28 July 2014

an Hieroglyphical and shadowed lesson of the whole world

A murmuration of starlings appears to mirror a quantum phenomenon:
[a] new model is mathematically identical to the equations that describe superfluid helium. When helium is cooled close to absolute zero, it becomes a liquid with no viscosity at all, as dictated by the laws of quantum physics.

Image: murmuration at Netivot via TheFabWeb.com

18 July 2014

Seeing things

Newton’s wrong guesses are...as interesting as his correct ones. A well-known example is his conviction that light is made of particles, not waves. What he had in mind were solid ‘corpuscles’, not the photons of modern physics, but it’s still tempting to see him as having been half right. And in trying to explain the splitting of white light into a spectrum, he came up with the beautiful notion that the width of the coloured bands matches the mathematical proportions of a musical scale. People had traditionally counted no more than five colours in a rainbow, but for his theory to work Newton needed more, so he introduced two ‘semitones’, orange and indigo, and we’ve been counting seven colours in a rainbow ever since.
-- Andrew Crumey in Aeon

Image: iridescent cloud above Thamserku, a 6,600-meter peak in Nepal by Oleg Bartunov via APOD

11 July 2014


The ribosome is a tiny organelle present in all living cells in thousands of copies that manufactures the protein molecules on which all life is based. It effectively operates as a highly organized and intricate miniature factory, churning out those proteins – long chain-like molecules – by stitching together a hundred or more amino acid molecules in just the right order, and all within a few seconds. And this exquisitely efficient entity is contained within a complex chemical structure that is some 20-30 nanometres in diameter – just 2-3 millionths of a centimetre.
-- from What is Life? by Addy Pross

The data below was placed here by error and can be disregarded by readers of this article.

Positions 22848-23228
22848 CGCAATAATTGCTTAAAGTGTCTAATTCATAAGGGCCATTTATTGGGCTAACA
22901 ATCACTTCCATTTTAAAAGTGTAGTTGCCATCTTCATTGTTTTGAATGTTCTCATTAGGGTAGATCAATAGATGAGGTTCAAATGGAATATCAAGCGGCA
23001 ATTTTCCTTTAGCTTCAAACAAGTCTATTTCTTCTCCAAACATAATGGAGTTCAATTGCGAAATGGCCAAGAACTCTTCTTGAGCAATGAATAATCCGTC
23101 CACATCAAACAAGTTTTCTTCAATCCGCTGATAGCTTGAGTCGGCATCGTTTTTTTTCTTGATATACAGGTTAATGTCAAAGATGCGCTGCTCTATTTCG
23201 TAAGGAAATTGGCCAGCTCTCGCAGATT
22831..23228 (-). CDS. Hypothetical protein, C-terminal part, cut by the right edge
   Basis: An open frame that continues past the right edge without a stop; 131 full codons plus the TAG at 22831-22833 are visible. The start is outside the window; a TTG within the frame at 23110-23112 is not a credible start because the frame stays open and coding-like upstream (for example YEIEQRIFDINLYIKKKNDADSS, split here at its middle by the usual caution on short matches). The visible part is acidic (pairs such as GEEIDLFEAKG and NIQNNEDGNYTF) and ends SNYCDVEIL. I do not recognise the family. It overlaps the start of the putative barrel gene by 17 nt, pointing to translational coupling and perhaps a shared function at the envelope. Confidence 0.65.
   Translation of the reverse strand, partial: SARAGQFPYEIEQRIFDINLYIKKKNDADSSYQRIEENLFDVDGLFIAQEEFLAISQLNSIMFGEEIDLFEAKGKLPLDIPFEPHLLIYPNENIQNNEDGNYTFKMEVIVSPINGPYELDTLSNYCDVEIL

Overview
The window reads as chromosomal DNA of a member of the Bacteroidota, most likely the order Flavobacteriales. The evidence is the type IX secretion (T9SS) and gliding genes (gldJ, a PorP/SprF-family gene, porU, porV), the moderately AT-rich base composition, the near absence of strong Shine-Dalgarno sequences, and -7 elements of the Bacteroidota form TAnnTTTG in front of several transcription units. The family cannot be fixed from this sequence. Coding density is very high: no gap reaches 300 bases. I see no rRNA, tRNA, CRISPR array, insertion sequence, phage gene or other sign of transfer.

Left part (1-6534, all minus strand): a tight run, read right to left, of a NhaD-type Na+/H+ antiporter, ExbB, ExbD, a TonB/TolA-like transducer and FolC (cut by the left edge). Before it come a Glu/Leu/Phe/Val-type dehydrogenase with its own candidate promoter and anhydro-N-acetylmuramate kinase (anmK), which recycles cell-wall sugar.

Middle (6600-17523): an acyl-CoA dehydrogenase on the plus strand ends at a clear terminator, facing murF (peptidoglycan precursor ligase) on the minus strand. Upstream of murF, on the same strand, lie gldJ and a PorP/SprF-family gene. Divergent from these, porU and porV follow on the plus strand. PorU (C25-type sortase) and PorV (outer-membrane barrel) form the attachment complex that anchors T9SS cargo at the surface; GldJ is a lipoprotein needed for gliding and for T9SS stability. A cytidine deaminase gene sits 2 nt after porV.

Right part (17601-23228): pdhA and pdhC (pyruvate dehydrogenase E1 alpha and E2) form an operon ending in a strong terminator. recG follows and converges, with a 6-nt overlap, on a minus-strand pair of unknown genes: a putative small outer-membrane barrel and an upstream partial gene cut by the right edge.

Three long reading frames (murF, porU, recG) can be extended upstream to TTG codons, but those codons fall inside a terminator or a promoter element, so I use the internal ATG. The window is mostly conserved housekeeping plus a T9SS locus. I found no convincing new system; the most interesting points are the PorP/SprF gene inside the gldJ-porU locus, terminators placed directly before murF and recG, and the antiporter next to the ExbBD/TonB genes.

Added 27 October 2014: Listen to this section of Radiolab's translation show.

Added 26 Jan 2015: "We are all just different kinds of homes to the ribosomes!"

Image: David S. Goodsell, the Scripps Research Institute via RSBC Protein Data Bank

8 July 2014

"The world is a mirror of infinite beauty, yet no man sees it"

You never enjoy the world aright, till the Sea itself floweth in your veins, till you are clothed with the heavens, and crowned with the stars.

Yet further, you never enjoy the world aright; till you so love the beauty of enjoying it, that you are covetous and earnest to persuade others to           enjoy it.
– Thomas Traherne

Image: Laurent Laveder

2 July 2014


It is the episodic squeezing of our heart, the pressure difference between systole and diastole, that give rise to the pulses we feel in our wrists, our temples and our throats. The pulse is the defining characteristic of life. Every so often someone comes up with a design for an artificial heart that pumps without need of a pulse. How would it feel, I wonder, to have blood that moved continuously through the body; not the ebb and flood of a tide, but a ceaseless, circular flow?
From Diary by Gavin Francis, London Review of Books, 6 March 2014

Image: MRI picture of tissue fibres around left ventricular cavity, captured using diffusion tensor imaging, which tracks the movement of fluid through tissue, using different colours to represent the orientation of the strands.  Laurence Jackson